Next to the park is Kyiv Pechersky Lavra Monastery, the Holy of Holies for Orthodox believers, the oldest monastery for Eastern Slavs which was founded in 1051 in caves, hence the name: “pechera” stands for “a cave”. Lavra is a title for large men’s Orthodox monasteries. There are three Lavras in Ukraine at present.
Kyiv’s Lavra consists of two parts: Upper and Lower. Holy incorruptible relics of saints which are in the caves attract a lot of pilgrims. The caves are small and narrow, stretching several hundred metres and up to 20 metres underground. The Upper Lavra attracts more tourists with its beautiful churches, museums and exhibitions (in 1926 the monastery became a museum, the men’s monastery was reopened in 1988).
In the same park your attention will be caught by the Candle of Memory monument of the Memorial opened in November 2008 on the occasion of the 75th anniversary of holodomor, famine, artificially provoked by Communists in 1932-1933 that took lives of seven to ten million people in Ukraine.
From the Pechersky Lavra begins the aristocratic areas of the city - Pechersk and Lipki, built up with old mansions of tycoons of past times. For the fourth century, this area has been elite in Kiev
Opposite the Lavra is the recently renovated Old Arsenal complex of the 1780s building. Then you can see the huge monument “Motherland” in the complex of the National Museum of the History of the Great Patriotic War - the largest statue in Ukraine, with a height of more than 100 meters.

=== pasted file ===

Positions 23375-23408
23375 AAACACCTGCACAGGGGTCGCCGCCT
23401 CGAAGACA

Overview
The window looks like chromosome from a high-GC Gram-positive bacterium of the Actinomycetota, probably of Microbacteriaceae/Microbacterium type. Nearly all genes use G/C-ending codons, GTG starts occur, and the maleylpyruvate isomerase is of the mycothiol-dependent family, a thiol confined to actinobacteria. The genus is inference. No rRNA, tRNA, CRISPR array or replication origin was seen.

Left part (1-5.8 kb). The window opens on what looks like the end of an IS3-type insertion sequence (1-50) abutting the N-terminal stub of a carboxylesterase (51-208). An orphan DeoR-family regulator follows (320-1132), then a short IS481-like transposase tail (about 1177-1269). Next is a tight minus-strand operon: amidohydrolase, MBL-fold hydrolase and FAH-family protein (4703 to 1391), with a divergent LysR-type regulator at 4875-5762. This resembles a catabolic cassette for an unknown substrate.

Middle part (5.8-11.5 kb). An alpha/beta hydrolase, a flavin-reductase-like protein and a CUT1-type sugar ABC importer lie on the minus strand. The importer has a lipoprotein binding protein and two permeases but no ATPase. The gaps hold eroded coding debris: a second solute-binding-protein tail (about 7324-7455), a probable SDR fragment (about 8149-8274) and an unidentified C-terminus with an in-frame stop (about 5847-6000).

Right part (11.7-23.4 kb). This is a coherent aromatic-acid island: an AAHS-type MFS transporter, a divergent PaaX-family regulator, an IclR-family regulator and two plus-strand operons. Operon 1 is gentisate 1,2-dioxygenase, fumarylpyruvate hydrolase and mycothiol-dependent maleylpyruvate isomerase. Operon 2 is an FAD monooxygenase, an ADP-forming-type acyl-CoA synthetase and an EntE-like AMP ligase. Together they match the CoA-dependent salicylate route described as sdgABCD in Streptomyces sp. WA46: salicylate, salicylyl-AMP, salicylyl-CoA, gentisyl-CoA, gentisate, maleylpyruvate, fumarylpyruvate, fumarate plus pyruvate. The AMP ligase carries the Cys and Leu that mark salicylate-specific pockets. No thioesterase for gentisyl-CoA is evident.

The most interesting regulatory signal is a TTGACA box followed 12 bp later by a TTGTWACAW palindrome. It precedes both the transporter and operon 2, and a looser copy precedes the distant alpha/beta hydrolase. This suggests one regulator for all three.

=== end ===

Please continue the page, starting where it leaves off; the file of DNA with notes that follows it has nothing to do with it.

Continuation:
Next to Khreshchatyk along the Dnieper is Tsarsky (Royal) Park where there is Mariyinsky Palace (architect Rastrelli), built in 1750 – 1755. Intended originally for members of the imperial family when they visited Kyiv, in the early 19th century it became the residence of Governor-Generals and now it is the Presidential state residence. You could often see its beautiful interiors on TV news programmes where summits and meetings of official delegations, awards ceremonies, presentations of credentials by ambassadors of foreign states took place.
Passing by the legendary Dynamo Stadium, you will again find yourself on Khreshchatyk. The central square of Ukraine - Maidan Nezalezhnosti (or simply “Maidan”) is a center of political and business activity, a place of mass concerts and shows. In its center stands the Column of Independence, erected in 2001. If you get to Khreshchatyk and Maidan on weekends or holidays, you can enjoy a walk along the main street of Kiev, which turns into a pedestrian zone for the weekend.
Kyiv is waiting for you! Its museums, theatres, parks and architectural monuments are opened for visitors.